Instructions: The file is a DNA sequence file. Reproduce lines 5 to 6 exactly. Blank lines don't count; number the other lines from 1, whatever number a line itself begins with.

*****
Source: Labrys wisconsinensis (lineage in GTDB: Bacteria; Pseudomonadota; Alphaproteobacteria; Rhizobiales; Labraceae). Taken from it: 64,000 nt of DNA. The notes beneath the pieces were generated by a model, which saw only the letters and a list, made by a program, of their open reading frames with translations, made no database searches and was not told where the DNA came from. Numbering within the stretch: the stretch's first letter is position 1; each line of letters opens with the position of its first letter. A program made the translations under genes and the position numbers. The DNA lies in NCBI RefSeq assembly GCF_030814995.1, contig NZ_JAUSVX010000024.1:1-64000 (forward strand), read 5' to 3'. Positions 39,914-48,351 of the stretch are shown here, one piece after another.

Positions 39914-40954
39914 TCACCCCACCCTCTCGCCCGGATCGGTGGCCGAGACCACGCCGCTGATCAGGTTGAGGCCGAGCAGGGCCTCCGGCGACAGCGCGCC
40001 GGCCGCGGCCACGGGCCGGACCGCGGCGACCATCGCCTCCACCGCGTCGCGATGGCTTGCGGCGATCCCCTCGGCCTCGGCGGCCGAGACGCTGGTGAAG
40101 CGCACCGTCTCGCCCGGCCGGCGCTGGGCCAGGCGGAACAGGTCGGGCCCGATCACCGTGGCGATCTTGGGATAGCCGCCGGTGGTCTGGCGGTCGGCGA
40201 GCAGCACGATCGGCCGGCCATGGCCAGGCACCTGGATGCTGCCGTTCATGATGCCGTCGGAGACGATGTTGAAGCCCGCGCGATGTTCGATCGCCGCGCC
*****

40101 CGCACCGTCTCGCCCGGCCGGCGCTGGGCCAGGCGGAACAGGTCGGGCCCGATCACCGTGGCGATCTTGGGATAGCCGCCGGTGGTCTGGCGGTCGGCGA
40201 GCAGCACGATCGGCCGGCCATGGCCAGGCACCTGGATGCTGCCGTTCATGATGCCGTCGGAGACGATGTTGAAGCCCGCGCGATGTTCGATCGCCGCGCC